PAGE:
(CNN) - Democrats may be looking for a big bounce for Barack Obama’s White House bid from next week’s presidential nominating convention in Denver – but in the grand campaign tradition, nobody seems to have higher public expectations for the gathering’s success than Republican rival John McCain's campaign.
His campaign sent a memo to reporters Friday predicting a massive boost for Barack Obama’s poll numbers coming out of the convention. "We believe Obama will see a significant bump, and believe it is reasonable to expect nearly a 15-point bounce out of a convention in this political environment," said McCain Strategy Director Sarah Simmons.
A 15-point bounce would be the second-highest in the history of modern presidential conventions, trailing only former President Bill Clinton’s 16-point bump in 1992.
The convention effect may be hard to read this cycle - John McCain will steal the spotlight hours after Obama is slated to accept the nomination with a massive Ohio rally where he is expected to name his running mate. And the Republican convention kicks off just two days later.
In their response to the McCain memo, the Obama camp avoided making any predictions of their own. “Presidential races are close, and we expect this one to be no different. But they should figure out how to spin the fact that John McCain owns a dozen houses and thinks the fundamentals of our economy are strong before trying to spin our convention.”
(Full McCain campaign memo after the jump.)
TO: Interested Parties
FROM: Sarah Simmons, Director of Strategy
RE: Obama's Convention Bounce
DATE: August 22, 2008
Monday marks the beginning of the Democratic National Convention in Denver. A combination of factors makes this particular convention historic on many levels. Democrats have just completed an incredibly compelling primary cycle that has both energized and divided the Democratic Party. Because of the unique nature of the Democratic primary, we believe Obama will receive a significant bump from his convention.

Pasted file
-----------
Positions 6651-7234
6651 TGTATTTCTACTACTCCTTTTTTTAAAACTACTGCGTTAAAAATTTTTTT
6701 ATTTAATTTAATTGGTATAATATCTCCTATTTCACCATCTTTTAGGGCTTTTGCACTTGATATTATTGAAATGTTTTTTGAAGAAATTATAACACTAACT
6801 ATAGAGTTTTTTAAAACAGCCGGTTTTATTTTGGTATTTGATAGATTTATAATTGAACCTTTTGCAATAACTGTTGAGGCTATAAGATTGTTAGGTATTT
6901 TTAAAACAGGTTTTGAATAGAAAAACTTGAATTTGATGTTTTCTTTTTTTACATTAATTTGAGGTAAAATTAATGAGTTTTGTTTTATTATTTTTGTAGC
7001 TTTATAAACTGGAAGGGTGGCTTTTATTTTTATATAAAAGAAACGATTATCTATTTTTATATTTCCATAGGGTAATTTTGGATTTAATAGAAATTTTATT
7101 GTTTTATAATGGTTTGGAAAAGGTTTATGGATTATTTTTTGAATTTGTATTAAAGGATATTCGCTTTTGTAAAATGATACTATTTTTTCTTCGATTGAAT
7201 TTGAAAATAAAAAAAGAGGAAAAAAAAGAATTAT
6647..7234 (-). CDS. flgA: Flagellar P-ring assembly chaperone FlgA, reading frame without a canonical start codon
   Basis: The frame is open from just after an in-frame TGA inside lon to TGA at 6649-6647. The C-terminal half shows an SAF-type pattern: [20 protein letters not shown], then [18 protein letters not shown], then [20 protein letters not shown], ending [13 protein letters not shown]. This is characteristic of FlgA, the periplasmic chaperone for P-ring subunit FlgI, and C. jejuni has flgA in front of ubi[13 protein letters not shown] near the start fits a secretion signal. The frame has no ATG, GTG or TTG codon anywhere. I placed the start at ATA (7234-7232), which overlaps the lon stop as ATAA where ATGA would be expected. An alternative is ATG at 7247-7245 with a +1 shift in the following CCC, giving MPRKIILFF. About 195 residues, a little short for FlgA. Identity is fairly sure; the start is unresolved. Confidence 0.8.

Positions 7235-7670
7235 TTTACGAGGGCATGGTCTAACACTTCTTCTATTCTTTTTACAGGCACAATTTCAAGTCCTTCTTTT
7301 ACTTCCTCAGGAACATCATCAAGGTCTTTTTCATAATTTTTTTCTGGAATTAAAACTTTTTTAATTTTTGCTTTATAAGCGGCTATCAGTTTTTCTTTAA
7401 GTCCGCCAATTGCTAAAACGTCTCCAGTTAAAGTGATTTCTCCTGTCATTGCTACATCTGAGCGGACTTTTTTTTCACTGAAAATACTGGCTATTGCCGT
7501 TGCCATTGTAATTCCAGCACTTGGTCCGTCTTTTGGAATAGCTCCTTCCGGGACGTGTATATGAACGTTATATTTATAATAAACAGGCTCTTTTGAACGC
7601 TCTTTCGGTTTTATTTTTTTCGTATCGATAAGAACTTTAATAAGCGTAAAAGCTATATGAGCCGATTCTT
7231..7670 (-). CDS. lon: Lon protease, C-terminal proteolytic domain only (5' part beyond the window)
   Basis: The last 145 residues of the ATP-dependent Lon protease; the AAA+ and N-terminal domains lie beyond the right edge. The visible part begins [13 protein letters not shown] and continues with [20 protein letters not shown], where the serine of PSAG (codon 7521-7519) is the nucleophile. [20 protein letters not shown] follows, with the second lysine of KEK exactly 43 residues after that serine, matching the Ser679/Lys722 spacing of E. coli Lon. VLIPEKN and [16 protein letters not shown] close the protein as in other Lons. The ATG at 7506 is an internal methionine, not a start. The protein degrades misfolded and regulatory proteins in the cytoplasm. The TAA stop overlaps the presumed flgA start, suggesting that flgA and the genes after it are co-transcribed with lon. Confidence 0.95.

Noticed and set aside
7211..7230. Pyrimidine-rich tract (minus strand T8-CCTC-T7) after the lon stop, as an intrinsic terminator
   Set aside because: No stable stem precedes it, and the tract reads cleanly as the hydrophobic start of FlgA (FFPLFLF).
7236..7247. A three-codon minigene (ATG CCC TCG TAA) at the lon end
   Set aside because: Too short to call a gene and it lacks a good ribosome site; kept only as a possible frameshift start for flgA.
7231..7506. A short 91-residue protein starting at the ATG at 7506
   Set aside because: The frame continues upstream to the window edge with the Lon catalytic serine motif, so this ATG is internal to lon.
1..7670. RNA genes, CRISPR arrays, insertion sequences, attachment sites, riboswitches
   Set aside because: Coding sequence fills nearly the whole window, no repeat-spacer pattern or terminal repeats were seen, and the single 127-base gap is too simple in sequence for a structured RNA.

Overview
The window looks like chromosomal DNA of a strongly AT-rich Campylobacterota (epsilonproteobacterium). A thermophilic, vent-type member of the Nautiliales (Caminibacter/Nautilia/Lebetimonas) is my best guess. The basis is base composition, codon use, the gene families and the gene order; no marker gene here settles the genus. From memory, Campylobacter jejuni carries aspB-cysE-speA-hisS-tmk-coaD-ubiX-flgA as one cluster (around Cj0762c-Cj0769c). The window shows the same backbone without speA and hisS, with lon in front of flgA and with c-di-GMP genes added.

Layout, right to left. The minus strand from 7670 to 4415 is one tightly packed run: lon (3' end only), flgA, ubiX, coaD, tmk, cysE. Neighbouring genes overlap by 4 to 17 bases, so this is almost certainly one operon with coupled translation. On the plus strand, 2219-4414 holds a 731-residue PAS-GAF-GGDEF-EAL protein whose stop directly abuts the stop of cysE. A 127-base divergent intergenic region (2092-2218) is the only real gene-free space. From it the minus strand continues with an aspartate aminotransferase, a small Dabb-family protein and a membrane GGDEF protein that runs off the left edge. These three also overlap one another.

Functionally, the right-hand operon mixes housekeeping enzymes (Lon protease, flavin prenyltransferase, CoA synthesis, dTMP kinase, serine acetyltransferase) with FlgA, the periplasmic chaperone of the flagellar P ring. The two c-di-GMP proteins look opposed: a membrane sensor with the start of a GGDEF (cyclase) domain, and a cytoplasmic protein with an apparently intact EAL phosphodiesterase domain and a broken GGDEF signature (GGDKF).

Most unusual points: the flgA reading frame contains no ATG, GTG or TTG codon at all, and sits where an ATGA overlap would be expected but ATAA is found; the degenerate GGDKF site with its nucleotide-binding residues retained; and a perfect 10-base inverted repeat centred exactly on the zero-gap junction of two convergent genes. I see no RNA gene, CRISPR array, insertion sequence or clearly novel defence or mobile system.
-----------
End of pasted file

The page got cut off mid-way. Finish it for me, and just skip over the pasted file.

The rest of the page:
This cycle mirrors Bill Clinton's Democratic convention in 1992: A historic 16-point bump. Barack Obama is more similarly situated to Bill Clinton in 1992 than any other candidate in recent history. Bill Clinton was a new candidate on the national scene; he was running in a "change" oriented election cycle and the economy was voters' top issue - a dynamic he was able to capitalize on. He received a 16-point bump coming out of his convention. Obama is also a "new" candidate in a change-oriented environment. And, like Bill Clinton, he will spend the convention presenting himself as the agent of change who will fix the economy.
Obama will ride his VP bump. In addition to Obama taking advantage of the political environment, he will announce his Vice Presidential candidate late this week. This announcement typically gives a candidate a 5-point temporary bump that dissipates. However, Obama's timing allows him to maximize his Vice Presidential bump and sustain press attention for the course of the week. He will ride the wave of an announcement from late this week (announcement expected by Saturday) through his speech on Thursday. This means that whatever bump he gains from the announcement has the potential to be lasting.
Obama will correct his underperformance with Hillary Clinton's primary voters and emerge with a much more cohesive base. This convention gives Obama a platform to unite his base. There continues to be a divide in the Democratic base: Between 10-15% of Democrats are voting for McCain or sitting on the fence. In target states, that number is even higher, between 15-20% in many surveys. The Obama campaign knows that winning or losing in states like Ohio, Michigan and Pennsylvania depends on Obama's ability to bring these voters home. If his convention successfully showcases Hillary Clinton and heals the wounds from the primary, he will move large groups of voters in those key places.
Obama's stadium address on Thursday - the 45th anniversary of Rev. Martin Luther King Jr.'s "I Have A Dream" speech - will result in effusive and overwhelming press coverage. On Thursday, Obama will give a great speech, as has been his trademark. The press will sing his praises and remark on his historic address and Obama's place in history. For example, The Associated Press today published an article comparing the historic nature of the addresses – a week before Obama's speech. This coverage will be impenetrable and will undoubtedly impact the polls.
We believe Obama will see a significant bump, and believe it is reasonable to expect nearly a 15-point bounce out of a convention in this political environment.